| IMF Managing Director Dominique Strauss-Kahn
The worst of the financial crisis may still lie ahead and more major financial institutions may face trouble in coming months, IMF Managing Director Dominique Strauss-Kahn said on Wednesday. His deputy John Lipsky said on Thursday, the "storm can be weathered without a damaging global recession...the turmoil is one reason why we expect the recovery to be only gradual."
"IMF projections indicate a decline in global growth to about 4.0 percent in 2008, reflecting the slowdown in the United States, Europe, and Japan and some deceleration of growth in most emerging market and developing countries," Strauss-Kahn said.
"We continue to anticipate a gradual global growth recovery in 2009, although the weekend's developments represent a potential added risk to the outlook,"he added.
In a statement issued after a Gulf Cooperation Conuncil meeting in Jeddah, Saudi Arabia, Strauss-Kahn said that since the last GCC talks"the difficulties in the US financial sector have adversely affected global growth prospects."
"The roots of the crisis are behind us, the roots being the fall in housing prices. The consequences for some financial institutions are still in front of us. We have to expect that there may be in the coming weeks and coming months other financial institutions with some problems," Strauss-Kahn said.
The International Monetary Fund forecast growth of 3.9% in 2008, according to briefing prepared for a meeting of the G20 developing nations in late August.
IMF First Deputy Managing Director John Lipsky, said in a speech in Washington DC on Thursday, that there is now almost universal consensus that the global economy is set to weaken, with the debate shifting from whether emerging economies would decouple from the advanced economies to whether the slowdown will be shallow and somewhat protracted or deep and very long.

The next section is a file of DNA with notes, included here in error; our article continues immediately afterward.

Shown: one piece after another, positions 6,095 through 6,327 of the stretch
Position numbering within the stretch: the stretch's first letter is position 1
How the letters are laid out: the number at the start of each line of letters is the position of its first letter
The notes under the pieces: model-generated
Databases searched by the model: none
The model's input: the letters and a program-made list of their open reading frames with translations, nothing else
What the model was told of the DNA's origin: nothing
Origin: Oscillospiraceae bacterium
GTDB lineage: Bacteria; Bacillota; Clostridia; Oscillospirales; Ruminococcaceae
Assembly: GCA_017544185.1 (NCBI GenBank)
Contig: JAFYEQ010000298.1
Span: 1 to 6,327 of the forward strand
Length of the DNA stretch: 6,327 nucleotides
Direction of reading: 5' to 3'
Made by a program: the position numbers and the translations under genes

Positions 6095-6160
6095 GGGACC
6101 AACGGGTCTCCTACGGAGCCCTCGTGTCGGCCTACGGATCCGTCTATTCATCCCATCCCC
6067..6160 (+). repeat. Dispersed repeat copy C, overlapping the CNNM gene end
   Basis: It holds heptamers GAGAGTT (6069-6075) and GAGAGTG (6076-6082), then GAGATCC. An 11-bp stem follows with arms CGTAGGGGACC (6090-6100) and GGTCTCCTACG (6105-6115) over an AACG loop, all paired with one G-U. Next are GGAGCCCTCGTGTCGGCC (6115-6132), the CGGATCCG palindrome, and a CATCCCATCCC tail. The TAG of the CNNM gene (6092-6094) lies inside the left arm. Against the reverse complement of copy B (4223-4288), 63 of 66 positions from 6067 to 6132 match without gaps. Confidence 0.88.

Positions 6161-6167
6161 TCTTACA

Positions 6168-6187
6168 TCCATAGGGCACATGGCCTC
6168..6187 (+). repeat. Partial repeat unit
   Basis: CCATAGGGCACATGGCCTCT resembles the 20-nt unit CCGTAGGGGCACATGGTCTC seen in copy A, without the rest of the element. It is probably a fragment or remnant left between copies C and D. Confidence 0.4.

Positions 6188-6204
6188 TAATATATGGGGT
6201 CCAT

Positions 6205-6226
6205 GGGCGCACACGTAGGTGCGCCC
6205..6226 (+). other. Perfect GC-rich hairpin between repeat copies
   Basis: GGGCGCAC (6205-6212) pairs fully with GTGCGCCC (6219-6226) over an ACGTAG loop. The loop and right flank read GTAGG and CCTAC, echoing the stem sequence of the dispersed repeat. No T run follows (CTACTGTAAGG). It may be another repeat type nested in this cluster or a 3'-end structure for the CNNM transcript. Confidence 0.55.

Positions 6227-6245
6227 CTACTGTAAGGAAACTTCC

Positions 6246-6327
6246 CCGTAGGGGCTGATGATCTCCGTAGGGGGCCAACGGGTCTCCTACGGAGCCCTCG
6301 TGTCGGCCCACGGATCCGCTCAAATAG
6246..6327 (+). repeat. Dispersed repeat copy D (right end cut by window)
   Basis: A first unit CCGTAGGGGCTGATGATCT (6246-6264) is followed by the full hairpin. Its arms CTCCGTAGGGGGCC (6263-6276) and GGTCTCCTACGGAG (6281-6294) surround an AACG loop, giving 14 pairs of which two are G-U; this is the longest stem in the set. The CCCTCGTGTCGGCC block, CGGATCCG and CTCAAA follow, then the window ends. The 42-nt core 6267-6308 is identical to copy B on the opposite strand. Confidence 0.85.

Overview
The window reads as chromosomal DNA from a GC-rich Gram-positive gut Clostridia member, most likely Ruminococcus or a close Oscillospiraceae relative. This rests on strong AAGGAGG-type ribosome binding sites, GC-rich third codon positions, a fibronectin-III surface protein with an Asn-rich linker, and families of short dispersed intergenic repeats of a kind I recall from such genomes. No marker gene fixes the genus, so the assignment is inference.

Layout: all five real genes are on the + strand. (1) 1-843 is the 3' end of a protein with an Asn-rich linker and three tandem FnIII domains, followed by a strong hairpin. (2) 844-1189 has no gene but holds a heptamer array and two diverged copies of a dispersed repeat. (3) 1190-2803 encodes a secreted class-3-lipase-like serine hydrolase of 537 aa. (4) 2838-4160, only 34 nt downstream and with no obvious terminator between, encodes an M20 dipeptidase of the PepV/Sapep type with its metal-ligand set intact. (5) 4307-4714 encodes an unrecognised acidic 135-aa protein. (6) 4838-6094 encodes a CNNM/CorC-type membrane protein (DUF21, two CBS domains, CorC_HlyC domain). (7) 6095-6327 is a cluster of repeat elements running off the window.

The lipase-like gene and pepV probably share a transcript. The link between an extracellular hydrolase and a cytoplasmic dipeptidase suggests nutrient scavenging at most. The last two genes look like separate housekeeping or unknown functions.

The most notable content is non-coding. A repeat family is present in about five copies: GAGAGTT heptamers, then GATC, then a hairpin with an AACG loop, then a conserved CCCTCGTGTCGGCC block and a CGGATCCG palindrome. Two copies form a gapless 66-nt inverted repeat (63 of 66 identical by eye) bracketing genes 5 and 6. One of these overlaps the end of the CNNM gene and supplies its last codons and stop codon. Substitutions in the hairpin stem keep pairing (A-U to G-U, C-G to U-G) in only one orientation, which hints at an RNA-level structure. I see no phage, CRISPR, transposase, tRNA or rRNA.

"While the events of the past week underscore the seriousness of the situation, my message is today straightforward: this storm can be weathered without a damaging global recession, but attaining such an outcome will require clear and coherent policy responses from public authorities and institutions around the world, together with the restoration of private market functionality and an end to investors' spiraling crisis of confidence," Lipsky said.
Most of the world's developed countries are at an economic standstill or on the brink of recession and policy-makers need to take aggressive action to avert a deep global downturn, Lipsky said.
"Nearing the end of the year's third quarter, most advanced economies are either virtually stagnant or on the verge of recession, while underlying inflation risks are becoming increasingly well-contained," he said and added "A more systematic approach may be needed to deal with such basic issues as the disposition of distressed assets, the degree of protection offered to depositors, and the scale and scope of liquidity support that is offered to institutions and markets."
Lipsky said that according to IMF analysis, the most likely outcome is that the financial turmoil still underway in many advanced economy markets will not by itself prevent a gradual recovery in economic activity in 2009.
Nonetheless, the turmoil is one reason why the IMF expects the recovery to be only gradual.
"At the same time, the moderate growth we expect will not be sufficiently powerful to quickly end the deleveraging and sector shrinkage afflicting financial institutions in many key markets. Furthermore, the dangers created by the financial crisis still represent the principal risk to near-term growth prospects," Lipsky said.
Meanwhile, the Financial Times reports today that the global financial crisis has spurred the German government to push for more regular contact between governments and commercial banks, and more public scrutiny of what national authorities are doing to respond to market risks.
In a letter sent last week to the six other members of the Group of Seven leading industrial nations, the finance ministry called for the 12-nation Financial Stability Forum, which includes a host of international bodies, to “more systematically consult with market participants”.
The forum’s remit to spot trouble and co-ordinate action should be supported by analyses by the International Monetary Fund of “spill-over risks” and those that may arise from “innovations in financial markets”.
The paper, co-authored by the Bundesbank and seen by the FT, says the IMF and FSF should produce an annual report – about risks, policy options and countries’ progress in adopting them – that would go to governments and the public.